JP Morgan Settlement Shines Light on the Importance of Equality in Parental Leaves
By Michael S. Powers - McMahon Berger, P.C.
May 31, 2019
Financial giant JPMorgan has agreed to pay $5 Million to settle a class action lawsuit alleging that its parental leave policy discriminated against its male employees. While not the first settlement of its kind, this is thought to be the largest settlement to date of a parental leave sex discrimination case. This settlement shines a timely light on the issue of gender equality in leave policies, as many employers offer more generous parental leave policies in order to attract and retain desirable candidates. It also comes amongst ongoing changes in societal views regarding the role of men in raising children. Interestingly, the parental leave policy at issue in this case seems not to be discriminatory as written, but was alleged to have been applied in a way that discriminated against men.
At the time the lawsuit was filed, JPMorgan offered up to sixteen weeks of paid parental leave to care for and bond with a new child. The problematic catch was that amount of leave was available only to the child’s “primary caregiver.” When many male employees applied for parental leave, they were told by their human resources department that only women were considered primary caregivers. The men were offered two weeks paid leave instead. Throughout the litigation, the bank has maintained that the policy was always intended to be gender neutral.
The lawsuit was brought in part by the American Civil Liberties Union, on behalf of employees affected by the policy. The class involved is significant as well; lawyers estimate that up to 5,000 men were denied equal leave between 2011 and 2017. In order to receive their share of the settlement, class members will need to show that they would have taken the longer leave if it had been available to them. As a part of the settlement, JPMorgan promised to take steps to ensure that from this point forward, its policy will be applied in a gender neutral manner.
The Equal Employment Opportunity Commission has long advocated for equality in parental leave policies. Last year the EEOC settled a lawsuit against Estée Lauder for $1.1 Million regarding a parental leave policy that was alleged to favor female employees. In addition to a leave policy that granted more time to women, Lauder’s policy also allowed women more schedule flexibility upon returning from leave. This type of scheduling flexibility is increasingly seen as a significant benefit, and by favoring mothers over fathers in that regard Lauder’s policy was alleged to discriminate beyond leave itself and into the return to employment. In resolving the Lauder case, the EEOC stated “[p]arental leave policies should not reflect presumptions or stereotypes about gender roles.”
Parental leave policies that grant more time to women than men may, on their face, seem favorable to mothers. However, advocates for both men and women say that this is not the case. By giving more time to mothers these policies can be argued to reinforce the idea that women’s careers are less important, and that men’s importance in the workplace is greater. Similarly they are seen to discourage fathers from accepting equal parenting roles in exchange for prioritizing their careers. Policies giving more parental leave time to women also might be seen to discourage employers from hiring women if they fear they could lose their new employee to a longer leave than they would if they hired a male candidate.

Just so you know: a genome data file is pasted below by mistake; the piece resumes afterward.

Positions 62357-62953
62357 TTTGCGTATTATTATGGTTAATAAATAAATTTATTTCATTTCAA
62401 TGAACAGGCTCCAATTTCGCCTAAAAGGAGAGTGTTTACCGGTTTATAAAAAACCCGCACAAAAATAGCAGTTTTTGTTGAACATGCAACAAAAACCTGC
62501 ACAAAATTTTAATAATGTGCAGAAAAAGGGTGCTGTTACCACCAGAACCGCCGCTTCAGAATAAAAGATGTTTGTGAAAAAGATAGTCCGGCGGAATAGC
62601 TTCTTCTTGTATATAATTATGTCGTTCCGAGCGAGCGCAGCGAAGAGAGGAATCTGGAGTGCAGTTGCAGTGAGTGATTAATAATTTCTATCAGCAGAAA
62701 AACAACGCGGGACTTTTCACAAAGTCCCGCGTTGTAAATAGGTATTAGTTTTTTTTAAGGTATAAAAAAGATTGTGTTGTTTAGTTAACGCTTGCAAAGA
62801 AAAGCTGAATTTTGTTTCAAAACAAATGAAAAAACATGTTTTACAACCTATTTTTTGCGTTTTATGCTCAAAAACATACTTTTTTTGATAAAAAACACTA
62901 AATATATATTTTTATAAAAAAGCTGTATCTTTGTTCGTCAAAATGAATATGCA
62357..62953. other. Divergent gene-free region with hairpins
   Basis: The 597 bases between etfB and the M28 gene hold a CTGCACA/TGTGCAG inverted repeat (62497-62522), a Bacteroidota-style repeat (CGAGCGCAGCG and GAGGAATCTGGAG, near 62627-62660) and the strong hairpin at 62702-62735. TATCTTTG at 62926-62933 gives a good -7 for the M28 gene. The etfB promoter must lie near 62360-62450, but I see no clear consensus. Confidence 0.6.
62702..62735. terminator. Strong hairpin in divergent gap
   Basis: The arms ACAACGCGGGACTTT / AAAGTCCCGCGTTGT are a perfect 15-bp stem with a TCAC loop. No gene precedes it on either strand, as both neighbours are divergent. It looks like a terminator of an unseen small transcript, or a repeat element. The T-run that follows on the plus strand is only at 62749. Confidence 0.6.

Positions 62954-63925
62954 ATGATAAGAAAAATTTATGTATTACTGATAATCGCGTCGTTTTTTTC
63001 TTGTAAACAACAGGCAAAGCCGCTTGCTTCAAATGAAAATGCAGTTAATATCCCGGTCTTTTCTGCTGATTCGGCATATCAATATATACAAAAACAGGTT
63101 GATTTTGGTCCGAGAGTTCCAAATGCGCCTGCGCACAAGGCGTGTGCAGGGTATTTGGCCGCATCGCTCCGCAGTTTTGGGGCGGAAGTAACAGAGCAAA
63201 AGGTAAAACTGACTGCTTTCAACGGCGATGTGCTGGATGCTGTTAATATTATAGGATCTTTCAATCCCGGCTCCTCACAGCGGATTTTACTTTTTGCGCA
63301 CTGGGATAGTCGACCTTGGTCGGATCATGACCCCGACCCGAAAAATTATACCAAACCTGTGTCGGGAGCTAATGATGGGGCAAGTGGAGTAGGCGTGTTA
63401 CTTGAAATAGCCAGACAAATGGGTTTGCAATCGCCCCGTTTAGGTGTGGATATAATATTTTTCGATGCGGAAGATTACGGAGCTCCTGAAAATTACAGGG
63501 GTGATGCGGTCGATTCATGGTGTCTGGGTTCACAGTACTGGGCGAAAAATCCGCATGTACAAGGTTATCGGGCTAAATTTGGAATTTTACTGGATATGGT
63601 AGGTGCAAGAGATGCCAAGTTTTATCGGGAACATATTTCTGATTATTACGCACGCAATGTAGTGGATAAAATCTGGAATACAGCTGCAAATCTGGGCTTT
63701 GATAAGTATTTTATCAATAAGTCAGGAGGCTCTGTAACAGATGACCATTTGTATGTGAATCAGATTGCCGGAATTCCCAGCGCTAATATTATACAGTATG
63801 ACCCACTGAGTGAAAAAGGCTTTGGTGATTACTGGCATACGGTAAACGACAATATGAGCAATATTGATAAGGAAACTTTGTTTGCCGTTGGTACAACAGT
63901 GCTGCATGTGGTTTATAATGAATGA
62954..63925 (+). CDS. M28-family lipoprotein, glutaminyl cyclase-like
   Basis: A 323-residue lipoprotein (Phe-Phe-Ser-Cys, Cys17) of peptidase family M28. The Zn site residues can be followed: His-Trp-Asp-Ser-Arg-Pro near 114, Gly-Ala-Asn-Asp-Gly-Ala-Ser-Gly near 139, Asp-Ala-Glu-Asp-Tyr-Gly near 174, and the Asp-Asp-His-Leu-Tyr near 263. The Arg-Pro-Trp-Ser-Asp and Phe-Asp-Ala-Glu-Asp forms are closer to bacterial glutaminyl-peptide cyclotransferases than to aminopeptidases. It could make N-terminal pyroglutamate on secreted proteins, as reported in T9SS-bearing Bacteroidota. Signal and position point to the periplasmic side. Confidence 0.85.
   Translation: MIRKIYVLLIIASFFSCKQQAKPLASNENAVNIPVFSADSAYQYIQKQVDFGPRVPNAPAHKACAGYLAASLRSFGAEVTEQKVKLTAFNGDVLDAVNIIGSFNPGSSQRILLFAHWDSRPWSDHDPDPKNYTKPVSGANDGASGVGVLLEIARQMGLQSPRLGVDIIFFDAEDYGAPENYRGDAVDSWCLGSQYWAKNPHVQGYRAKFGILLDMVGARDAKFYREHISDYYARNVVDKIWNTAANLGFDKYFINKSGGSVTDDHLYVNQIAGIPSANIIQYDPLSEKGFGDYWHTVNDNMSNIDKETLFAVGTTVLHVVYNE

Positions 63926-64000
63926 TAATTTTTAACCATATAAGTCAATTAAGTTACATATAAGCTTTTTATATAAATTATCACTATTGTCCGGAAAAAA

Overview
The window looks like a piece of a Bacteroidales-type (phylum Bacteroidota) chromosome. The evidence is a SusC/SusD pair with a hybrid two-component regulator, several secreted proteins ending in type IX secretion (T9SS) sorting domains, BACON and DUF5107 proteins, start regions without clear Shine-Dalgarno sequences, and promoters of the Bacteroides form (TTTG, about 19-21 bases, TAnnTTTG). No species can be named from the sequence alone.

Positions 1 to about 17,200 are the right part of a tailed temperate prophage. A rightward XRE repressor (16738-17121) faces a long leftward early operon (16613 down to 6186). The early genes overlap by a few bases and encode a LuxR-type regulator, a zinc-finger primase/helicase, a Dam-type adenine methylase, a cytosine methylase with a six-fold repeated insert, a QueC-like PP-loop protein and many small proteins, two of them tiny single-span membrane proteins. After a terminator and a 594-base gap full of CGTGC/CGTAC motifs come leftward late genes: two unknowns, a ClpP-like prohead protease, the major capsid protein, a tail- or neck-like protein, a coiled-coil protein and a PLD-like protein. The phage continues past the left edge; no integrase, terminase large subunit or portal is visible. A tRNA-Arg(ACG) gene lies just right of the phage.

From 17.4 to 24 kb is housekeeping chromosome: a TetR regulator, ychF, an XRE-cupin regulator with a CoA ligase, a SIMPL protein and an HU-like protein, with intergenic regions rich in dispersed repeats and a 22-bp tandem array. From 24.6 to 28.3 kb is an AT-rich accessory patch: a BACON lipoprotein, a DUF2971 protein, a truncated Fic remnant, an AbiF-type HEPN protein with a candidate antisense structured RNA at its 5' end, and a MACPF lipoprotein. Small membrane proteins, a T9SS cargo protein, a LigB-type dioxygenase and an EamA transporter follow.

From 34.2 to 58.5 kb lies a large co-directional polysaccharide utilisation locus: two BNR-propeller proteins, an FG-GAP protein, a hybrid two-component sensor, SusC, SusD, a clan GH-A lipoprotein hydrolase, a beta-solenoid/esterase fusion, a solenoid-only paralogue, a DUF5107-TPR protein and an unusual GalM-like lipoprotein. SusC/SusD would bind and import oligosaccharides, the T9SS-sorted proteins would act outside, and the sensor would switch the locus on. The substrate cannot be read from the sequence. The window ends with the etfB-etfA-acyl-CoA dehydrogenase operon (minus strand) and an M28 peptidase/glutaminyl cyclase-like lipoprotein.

This case highlights how even policies that are intended to be perfectly legal can ultimately lead to charges of discrimination and lawsuits. State, federal, and local employment laws are constantly evolving. State and federal agencies frequently target new areas in which to pursue actions to achieve their enforcement goals. In light of all of this, it’s more important now than ever for employers to regularly review their employee policies to ensure they remain compliant. Prevention can be far more effective and far less costly than attempting to correct a policy after it has become the subject of agency enforcement or litigation. Lastly, this case highlights how important it is to ensure that your company has not only drafted and enacted legally-compliant policies, but that they are applied in a way that doesn’t violate any laws.
The St. Louis employment attorneys at McMahon Berger have been representing employers across the country in labor and employment matters, including all aspects of drafting and maintaining effective and legally compliant employment policies, for over sixty years, and are available to discuss these issues and others. As always, the foregoing is for informational purposes only and does not constitute legal advice regarding any particular situation as every situation must be evaluated on its own facts. The choice of a lawyer is an important decision and should not be based solely on advertisements.
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